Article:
I’m doing this for my country

As the first Emarati to compete in a global yacht race Adil Khalid has become a national hero in the UAE.  He talks to CMME about his Olympic dream, life on-board the Volvo Ocean Race and risking life, limb and bad food.

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As the first Emarati to compete in a global yacht race Adil Khalid has become a national hero in the UAE.  He talks to CMME about his Olympic dream, life on-board the Volvo Ocean Race and risking life, limb and bad food.

CMME: Adil, thank you for sparing your time as you prepare for the final leg of the race to Galway. So you’re sitting at home one day and you think, “I know, I’ll sail around the world” – and now here we are in Lorient a few days from the finish. How does that happen?

Adil Khalid: Well I wanted to compete in the Olympics but Volvo came in and said you are the best sailor in the UAE, would you like to do it? And I said, “Okay, let me think about it and give me time!” After that there were trials with 120 people applying to do it. I went in and there were testers and everything.


CMME: Take us through that trial process – what did they make you do?

AK: We had to do the grinding test (the grinder is a two-man winch that lifts up the sails), raise the spinneker, defurring, show how to trim the sheets, wind the winch – fast.


CMME: Sounds exhausting!

AK: They wanted someone who could learn very fast, teach him, so he could go straight away.


CMME: Before entering the Volvo Ocean Race, what experience did you have?

AK:  I used to race 45m boats between Dubai and Muscat. We used to do it in small keel boats.


CMME: That sounds a long way away from circumnavigating the globe?

AK: (Laughs) Yes, the distance seems like nothing now! We used to it in less than 24 hours.


CMME: What did your family say when you told them you were going to go around the world in the Volvo Ocean Race?

AK: They were happy. They were like, do anything you want. It’s your life. My family have always supported me. My friends and my club supporters have supported me all year round. I have support from everyone. It’s good.


CMME: Presumably after being selected you had to go into team training?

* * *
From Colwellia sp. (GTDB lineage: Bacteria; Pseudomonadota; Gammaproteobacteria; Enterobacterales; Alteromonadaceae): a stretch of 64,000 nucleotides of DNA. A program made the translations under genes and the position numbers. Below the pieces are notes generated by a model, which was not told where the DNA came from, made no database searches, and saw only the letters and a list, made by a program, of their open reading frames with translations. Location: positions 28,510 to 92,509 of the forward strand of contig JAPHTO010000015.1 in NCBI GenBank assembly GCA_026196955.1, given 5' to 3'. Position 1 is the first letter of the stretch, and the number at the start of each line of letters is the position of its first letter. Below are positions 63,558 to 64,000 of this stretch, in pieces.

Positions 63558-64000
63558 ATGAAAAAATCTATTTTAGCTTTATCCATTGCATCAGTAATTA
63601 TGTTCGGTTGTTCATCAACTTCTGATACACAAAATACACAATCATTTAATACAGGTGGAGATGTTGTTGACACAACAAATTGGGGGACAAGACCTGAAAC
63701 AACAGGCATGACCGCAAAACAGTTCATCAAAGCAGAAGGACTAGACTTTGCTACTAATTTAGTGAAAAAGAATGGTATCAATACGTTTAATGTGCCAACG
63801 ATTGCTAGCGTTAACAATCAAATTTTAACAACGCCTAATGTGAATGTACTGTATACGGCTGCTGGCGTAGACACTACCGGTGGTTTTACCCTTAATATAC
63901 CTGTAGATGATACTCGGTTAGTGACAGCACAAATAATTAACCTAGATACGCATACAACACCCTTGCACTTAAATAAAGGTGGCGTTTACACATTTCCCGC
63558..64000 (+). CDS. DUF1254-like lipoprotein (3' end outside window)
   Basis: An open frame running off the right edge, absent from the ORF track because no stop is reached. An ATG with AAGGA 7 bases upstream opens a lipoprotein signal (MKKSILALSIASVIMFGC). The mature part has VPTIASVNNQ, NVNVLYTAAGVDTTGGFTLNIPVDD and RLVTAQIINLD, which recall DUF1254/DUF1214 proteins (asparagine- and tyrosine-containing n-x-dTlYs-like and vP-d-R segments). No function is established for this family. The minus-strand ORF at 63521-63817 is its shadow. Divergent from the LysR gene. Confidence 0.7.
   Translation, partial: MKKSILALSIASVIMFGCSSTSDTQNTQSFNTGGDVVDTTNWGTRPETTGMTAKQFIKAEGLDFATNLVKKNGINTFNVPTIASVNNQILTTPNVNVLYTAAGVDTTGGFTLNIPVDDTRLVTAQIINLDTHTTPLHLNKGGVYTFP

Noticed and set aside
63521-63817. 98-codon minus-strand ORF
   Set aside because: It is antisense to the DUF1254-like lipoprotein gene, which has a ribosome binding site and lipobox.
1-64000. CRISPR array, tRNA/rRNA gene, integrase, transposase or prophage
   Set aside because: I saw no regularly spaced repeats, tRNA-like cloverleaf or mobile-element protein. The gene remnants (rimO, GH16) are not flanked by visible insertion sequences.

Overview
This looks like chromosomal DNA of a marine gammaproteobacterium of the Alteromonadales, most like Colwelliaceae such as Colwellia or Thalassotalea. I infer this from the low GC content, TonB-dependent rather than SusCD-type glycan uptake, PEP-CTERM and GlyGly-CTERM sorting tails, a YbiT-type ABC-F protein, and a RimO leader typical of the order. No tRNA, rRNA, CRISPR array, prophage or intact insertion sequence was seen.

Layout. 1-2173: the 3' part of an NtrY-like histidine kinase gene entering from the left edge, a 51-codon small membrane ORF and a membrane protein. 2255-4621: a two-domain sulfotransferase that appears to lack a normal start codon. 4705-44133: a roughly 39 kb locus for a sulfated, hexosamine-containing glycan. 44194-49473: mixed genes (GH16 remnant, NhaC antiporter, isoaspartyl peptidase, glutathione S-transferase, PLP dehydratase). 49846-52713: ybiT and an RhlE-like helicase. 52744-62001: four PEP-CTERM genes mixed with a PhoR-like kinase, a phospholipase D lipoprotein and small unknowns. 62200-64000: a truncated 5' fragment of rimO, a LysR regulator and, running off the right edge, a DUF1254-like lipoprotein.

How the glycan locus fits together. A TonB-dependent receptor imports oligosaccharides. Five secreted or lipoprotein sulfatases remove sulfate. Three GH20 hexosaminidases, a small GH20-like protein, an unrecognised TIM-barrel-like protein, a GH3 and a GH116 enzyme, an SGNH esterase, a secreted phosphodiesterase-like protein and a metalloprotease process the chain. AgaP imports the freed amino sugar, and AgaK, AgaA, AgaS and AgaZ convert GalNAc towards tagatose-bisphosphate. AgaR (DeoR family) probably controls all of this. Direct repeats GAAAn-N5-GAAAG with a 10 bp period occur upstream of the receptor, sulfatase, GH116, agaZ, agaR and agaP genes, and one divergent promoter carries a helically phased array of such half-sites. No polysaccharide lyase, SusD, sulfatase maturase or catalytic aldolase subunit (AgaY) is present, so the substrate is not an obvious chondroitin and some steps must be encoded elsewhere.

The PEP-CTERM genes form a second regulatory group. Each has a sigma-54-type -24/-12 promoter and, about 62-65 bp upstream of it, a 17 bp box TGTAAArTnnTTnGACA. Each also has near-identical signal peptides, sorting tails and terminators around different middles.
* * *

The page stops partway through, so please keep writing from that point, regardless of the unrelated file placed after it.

AK: We met in Abu Dhabi and trained on our old boat. The training was nice but it was hard and tough.


CMME: What did you find particularly hard during that training?

AK: The food! I didn’t like the food in the beginning. It was like eat the cat food? No way – what am I doing?! But I had to do it. I had a thousand people behind me.


CMME: What’s life like on-board, I mean, does everybody get on?

AK:   Everybody gets on. Somtimes its hard work. You have to learn and they push you hard. You have to do this thing or not do this thing because maybe you’re going to fall down. I had to (learn) how to take care of myself. It can be tough, sometimes you cannot move [below] or shower. It’s terrible.


CMME: I understand that very early into the race the boat ran into trouble.

AK: We had started and were a hundred miles out. We had this sail change and suddenly ten minutes later, the mast went down. I thought, “We’re a 100 miles out and we’re going to break this boat”. The longest trip I had done was five days and we were in this situation. I was wondering, what am I doing? But I looked at the flag [the UAE flag proudly mounted on the aft of the boat] and thought I must do this because I love my country.


CMME: How important is that flag to you after four hours sleep and the sea is rough? Does it keep you going?

AK: When you wake up and see that flag, and you know the country is behind you, it keeps you going. You have to do it.


CMME: I got a sense of that when I saw the race in Abu Dhabi. Everyone was behind you and the boat.

AK: There were so many people! So many kids now want to do it. Hopefully I will one day be able to go around the world with a local team. It’s a dream. I’ve met bin Zayed, Sheikh Makthoum and they told me, well done – you did it.


CMME: Can a team all from the UAE do this?

AK: Maybe next year! We can have our boat, as all the boats we will have the same design [as part of new rules being introduced to the race]. Sailing – anyone can do it with a year of training but the navigating is difficult. When you a put a team together you need a navigator. It is not easy, you have to learn, you have to travel. It can be hard.


CMME: Do you think you are a better sailor now then when you left?

AK: Everyday you are learning. Every mistake you are learning. You can’t control every situation. You become more patient, learn how to chill out and relax. If you are skipper you have to control everything (although sometimes you need to cool him down!). This changes your life. It’s an amazing thing.


CMME: Are you going to have any friends or family waiting for you in Galway?

AK: Yes everybody is so excited. My friends are coming. Abu Dhabi – oh god!


CMME: What happens next for you after you finish the race?

AK: I want to develop sailing in Abu Dhabi. I want two, three people and do the Olympic Games in 2016. It’s my dream. I’ll bring people to the Olympic Games. I’ll do everything, train people, try to give them anything I didn’t get in my life I will give them to reach the Olympic level.


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